After discussing this sugya, we entered the ruins of one of the earliest synagogues and we prayed mincha. We took a risk. We entered a place that once held the yearnings and dreams of some of the first Jews who risked expressing them to God, and we added our own. If God paid attention that day, I imagine that even if He cooed like a dove as He relived the violence of Katzrin's destruction, He also must have been proud to see us, His children, return to that synagogue during a time in which our Exile came to an end, not because of His doing, but because his children were courageous enough to return home and rebuild.
Part of the story of this return, like all stories of intimacy, is a story that contains sadness as well. The sadness of violence. The pain of a new exile for another people. The despair of renewed conflict. We are living that sadness and pain right now, and without the courage to find ways to create intimacy between our two peoples, we will find ourselves deeper and deeper in this ever widening conflict. Trying to connect with the "other" and build relationships is scary, but not so long ago, Israelis and Palestinians knew one another; they had interactions that were beyond surface exchanges. This conflict will not be solved by politicians, diplomats, or military men, but rather, by regular people overcoming their fear of "the other" in order to plant the seeds for intimacy. Perhaps in a moment of war, when people are hunkered down in bomb shelters and innocent people are being killed, this is too much to ask. Or, maybe this is precisely the time when it is most important. It has been deeply moving to see the way in which the Shaar, Frenkel, and Yifrach families have reached out to support the Khdeirs. They share the unbearable pain of having children murdered for political reasons, and despite the fears between the two nations, there may be few people who more intimately understand their pain than one another.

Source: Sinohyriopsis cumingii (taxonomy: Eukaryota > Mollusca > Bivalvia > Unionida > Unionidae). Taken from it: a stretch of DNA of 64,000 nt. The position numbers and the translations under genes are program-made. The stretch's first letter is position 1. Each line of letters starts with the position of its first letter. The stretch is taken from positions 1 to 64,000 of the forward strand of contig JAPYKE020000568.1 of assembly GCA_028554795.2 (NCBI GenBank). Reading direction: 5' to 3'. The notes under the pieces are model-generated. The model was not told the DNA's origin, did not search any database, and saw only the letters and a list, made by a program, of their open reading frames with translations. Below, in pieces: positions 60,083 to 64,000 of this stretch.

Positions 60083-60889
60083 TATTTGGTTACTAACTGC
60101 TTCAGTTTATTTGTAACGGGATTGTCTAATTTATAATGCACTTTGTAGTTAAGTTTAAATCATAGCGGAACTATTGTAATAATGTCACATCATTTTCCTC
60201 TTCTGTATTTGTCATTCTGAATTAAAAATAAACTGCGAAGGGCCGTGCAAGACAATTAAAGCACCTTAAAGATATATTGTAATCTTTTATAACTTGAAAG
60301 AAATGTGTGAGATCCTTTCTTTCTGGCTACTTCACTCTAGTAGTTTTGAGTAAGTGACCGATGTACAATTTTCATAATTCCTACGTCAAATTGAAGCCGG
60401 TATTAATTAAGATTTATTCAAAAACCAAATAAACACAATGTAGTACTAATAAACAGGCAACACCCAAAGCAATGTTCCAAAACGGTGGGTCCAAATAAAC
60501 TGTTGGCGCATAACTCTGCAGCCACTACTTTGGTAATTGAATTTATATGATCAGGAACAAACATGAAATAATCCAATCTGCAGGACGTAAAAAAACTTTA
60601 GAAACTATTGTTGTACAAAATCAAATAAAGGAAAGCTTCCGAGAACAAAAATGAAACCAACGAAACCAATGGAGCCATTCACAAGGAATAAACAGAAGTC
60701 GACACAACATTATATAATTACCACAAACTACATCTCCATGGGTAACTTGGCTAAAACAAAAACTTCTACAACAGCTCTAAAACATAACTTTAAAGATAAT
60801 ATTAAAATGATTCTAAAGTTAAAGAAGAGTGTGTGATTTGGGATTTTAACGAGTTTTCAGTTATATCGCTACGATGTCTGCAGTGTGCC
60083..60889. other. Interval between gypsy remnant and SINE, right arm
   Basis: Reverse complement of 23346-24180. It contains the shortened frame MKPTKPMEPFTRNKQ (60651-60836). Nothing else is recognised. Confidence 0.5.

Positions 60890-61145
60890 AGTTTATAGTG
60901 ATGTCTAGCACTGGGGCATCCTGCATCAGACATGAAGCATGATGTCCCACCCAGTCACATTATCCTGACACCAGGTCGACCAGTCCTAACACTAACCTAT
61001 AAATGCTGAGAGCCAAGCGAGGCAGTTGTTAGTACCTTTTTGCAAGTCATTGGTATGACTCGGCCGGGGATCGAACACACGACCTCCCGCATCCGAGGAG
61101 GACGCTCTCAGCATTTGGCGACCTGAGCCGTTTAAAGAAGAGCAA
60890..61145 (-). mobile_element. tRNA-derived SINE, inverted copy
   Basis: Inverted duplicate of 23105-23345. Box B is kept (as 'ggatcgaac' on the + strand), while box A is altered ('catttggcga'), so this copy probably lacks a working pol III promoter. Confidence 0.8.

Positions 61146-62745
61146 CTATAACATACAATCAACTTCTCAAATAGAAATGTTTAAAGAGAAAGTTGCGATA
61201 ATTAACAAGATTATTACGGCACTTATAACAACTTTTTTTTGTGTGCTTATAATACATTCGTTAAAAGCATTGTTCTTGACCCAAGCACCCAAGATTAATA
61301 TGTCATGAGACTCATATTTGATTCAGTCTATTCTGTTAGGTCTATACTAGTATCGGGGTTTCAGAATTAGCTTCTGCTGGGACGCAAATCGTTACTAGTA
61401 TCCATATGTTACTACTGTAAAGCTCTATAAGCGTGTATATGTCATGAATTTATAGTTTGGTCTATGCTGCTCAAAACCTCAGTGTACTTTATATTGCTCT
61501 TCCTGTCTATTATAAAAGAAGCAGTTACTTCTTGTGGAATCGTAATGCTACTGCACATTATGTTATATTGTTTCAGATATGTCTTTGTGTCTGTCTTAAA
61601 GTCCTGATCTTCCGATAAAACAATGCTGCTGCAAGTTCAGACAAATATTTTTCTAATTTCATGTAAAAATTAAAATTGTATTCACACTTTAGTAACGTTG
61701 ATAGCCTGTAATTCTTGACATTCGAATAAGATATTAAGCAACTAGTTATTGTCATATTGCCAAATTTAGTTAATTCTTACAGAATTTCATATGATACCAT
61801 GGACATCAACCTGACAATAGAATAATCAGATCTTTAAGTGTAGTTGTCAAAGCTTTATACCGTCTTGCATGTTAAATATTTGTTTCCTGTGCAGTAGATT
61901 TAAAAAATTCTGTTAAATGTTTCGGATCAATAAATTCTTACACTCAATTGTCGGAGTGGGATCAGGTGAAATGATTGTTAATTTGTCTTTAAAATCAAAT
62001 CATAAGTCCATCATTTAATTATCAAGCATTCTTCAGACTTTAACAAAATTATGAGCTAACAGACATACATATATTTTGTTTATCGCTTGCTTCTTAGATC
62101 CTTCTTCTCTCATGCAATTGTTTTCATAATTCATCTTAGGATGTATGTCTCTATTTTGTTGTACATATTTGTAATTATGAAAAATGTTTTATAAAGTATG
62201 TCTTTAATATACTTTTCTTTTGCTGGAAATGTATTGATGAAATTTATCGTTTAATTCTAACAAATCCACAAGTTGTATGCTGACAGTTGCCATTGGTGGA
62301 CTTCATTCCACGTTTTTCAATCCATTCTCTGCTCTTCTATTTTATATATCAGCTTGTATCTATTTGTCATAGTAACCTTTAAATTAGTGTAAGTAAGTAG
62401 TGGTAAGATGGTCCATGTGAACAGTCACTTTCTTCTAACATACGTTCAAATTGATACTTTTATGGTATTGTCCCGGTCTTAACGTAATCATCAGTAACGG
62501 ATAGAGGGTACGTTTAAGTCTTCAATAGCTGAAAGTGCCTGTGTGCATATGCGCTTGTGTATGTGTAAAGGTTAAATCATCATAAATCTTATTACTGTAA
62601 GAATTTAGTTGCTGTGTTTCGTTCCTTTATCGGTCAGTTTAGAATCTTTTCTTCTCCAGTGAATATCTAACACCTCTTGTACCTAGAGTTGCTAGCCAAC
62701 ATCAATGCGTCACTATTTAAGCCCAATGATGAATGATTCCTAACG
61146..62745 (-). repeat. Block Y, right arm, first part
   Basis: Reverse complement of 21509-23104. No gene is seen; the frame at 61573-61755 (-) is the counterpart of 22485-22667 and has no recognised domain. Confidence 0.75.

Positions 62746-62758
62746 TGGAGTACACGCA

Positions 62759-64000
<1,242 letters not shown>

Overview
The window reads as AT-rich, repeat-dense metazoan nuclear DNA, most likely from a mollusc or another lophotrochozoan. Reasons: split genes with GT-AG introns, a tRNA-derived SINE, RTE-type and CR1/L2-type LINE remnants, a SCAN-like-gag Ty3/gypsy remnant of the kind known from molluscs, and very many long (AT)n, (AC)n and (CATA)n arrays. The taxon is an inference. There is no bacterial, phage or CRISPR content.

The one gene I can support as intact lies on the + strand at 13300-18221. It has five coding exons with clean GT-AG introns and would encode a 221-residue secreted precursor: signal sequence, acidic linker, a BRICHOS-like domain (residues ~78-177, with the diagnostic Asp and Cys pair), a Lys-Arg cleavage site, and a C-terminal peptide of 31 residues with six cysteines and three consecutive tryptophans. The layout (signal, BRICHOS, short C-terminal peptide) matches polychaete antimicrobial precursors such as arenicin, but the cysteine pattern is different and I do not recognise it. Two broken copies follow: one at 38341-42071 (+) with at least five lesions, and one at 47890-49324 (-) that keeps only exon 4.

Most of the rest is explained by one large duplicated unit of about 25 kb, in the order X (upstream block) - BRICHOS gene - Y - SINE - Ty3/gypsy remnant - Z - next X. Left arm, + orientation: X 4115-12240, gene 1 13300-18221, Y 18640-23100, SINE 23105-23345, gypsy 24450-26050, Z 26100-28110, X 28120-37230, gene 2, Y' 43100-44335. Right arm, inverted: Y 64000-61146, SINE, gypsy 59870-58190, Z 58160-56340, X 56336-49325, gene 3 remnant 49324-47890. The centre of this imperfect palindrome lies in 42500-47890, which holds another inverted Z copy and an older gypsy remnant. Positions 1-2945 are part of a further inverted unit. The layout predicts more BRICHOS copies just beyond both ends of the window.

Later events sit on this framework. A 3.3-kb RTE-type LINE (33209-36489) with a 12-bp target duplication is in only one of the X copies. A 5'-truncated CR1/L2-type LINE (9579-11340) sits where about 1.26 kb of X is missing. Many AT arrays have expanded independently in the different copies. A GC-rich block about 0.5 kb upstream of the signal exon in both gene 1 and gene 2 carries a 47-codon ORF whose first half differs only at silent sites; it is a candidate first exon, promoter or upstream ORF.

I return to the States tonight with a heavy heart. I made a commitment many months ago to attend a retreat that begins on Sunday. The intention of the retreat is to help clergy cultivate a spiritual practice through mindfulness meditation, prayer, silence, and study. Right now, this is the very last thing that I want to do. My head and soul are in an entirely different place, but maybe the best time for me to tend to my inner life is when it feels so broken.
I worry about the emotional and physical well being of my family who is staying for another two weeks. I worry about my dear friends who have been called up for a likely ground invasion. I worry about the future of the State of Israel. I pray for a cease fire and an end to the madness. I pray for healing on both sides of all borders.
I take solace in one thing: there are good people here who are tirelessly working to build the soul of this country even as its body is constantly threatened. It is they who give me hope as I pack my bags during this lull in the fighting, however temporary it may be.